Category — Knowledge Center
Hope you all had a fantastic weekend. I’d tell you about mine but you’d either fall asleep or click away. The abridged version: writing, reading, and FLARING. You’ll not that flaring is in all caps. Here’s what happened:
ME: I really want to focus on my book this weekend. I have so much revising to do.
ME: I should be unpacking more, but this is the first weekend in a long time I’ve gotten to write a ton. I’ll just make myself work.
FEET, burning with the fury of a thousand fires: Now you can’t get out of bed if you wanted to.
It was lovely. Wish you were here.
So, today’s post has been a long time coming. Remember when you filled out that fun survey? Well after much tabulation I have the results.
First: I’m going to mention the length of blog posts here and this is one of those Do As I Say, Not As I Do cases. This post is going to be long because I want to share all of the results with you. To keep things exciting, I’ve included completely unrelated photos to the post.
(Can someone drum their fingers on the table? Thanks.)
And now—the Unofficial What Do You Love and Hate About Blogs Survey results.
How did you find this blog?
Most people found my blog in the comments of another blog. If you have a new blog or want to increase your readership past your mother, comment on blogs like yours. Fact is, no matter how wonderful you are (and you’re quite wonderful, by the way) no one will know you’re there until you say, “Um, excuse me!”*
The second most common way people found my blog was through the Health Living Blogs site (which as of this writing is down, but word on the street is that they’re working on that). If you have a blog that focuses on health and lifestyle, add yourself to the site. It’s a great way to get your name out and meet other bloggers.
Finally, the remaining people found me through a mix of Twitter and Google. I’m not sure which search terms led them to my site, but judging from my Google Analytics page it was something like “how to eat Barbie” or “why duz he not call me.”
My answer: I’ve found most of the blogs I read one of three ways. 1. In the comments of another blog. 2. In the comments of my blog. 3. From another blog’s blogroll. No, you don’t have control over whose blogroll you end up on (unless you’re a hacker) but you can get your name out there by commenting.
How many blogs do you read regularly?
Most of you read between five and 10 blogs on a regular basis. The second largest group of readers follows over 20 blogs. A lesser portion follows between one and five, and the fewest people follow between 10 and 20.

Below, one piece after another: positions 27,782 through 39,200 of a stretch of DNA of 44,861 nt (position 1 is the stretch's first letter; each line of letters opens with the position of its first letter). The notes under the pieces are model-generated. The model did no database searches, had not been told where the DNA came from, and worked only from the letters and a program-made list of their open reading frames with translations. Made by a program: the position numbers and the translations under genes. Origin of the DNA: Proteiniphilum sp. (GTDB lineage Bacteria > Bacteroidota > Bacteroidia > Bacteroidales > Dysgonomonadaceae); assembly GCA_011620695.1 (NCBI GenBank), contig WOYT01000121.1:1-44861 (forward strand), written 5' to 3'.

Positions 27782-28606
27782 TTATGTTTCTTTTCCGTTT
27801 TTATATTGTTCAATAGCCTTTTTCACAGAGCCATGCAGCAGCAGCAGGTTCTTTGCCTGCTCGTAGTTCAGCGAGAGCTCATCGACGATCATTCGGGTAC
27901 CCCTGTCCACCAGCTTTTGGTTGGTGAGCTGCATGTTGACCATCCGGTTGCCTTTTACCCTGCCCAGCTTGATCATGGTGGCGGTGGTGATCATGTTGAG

My answer: More than 20. And by more than 20 I mean closer to 50.
What types of blogs do you read?
No surprise here that most of my readers follow healthy living, fitness, food, and cooking blogs. But a lot of you mentioned unrelated topics. The bottom line: Your readers have other interests. If you do, don’t be afraid to mention them once in a while.
My answer: I mostly read healthy living blogs and writing blogs. Since those take up most of my time, I only read design blogs (which I love) sporadically.
What makes you keep reading a blog?
Here’s where things got tricky. (Note to self: Use yes or no questions on the next survey.) You all had different ideas of what makes a blog worth reading. Some of you said you liked when a blogger posted about the little, day-to-day things in her life. Others didn’t. Some like short posts. Others like long ones.
Still, there were a few things most of you agreed on. A blog should be well written and have some photos, humor, and variety. Many of you keep reading because the blogger comments on their blog. And a lot of you said you like instructional posts.
My answer: Good writing is a necessity—I don’t have time to wonder what a blogger is trying to say. I love humor in a blog, but it’s optional for me. I’m just as likely to read a humor-free blog if there’s a good variety to the posts. And I love how-to or instructional posts.
What makes you stop reading a blog?
So I was working on the last question, tallying the votes and such, when I thought, “Wow, this is the toughest question.” And then I started reading these votes, after which time I stuck my head in a vice. Which is to say, you guys are all over the place when it comes to what you dislike about blogs.
You know, the whole thing is so subjective. No blog is going to be THE MOST AMAZING THING IN THE WORLD to everyone. (Well, maybe one. LINK TO PW) Some of you hate long posts, others hate short. Some leave when there aren’t enough photos, others leave when there are too many. Blogs that talk too much about their day-to-day lives lose readers just as blogs that don’t mention their daily lives enough do. A good number of you said you stop reading if the blogger doesn’t respond to comments or if the blog doesn’t teach anything.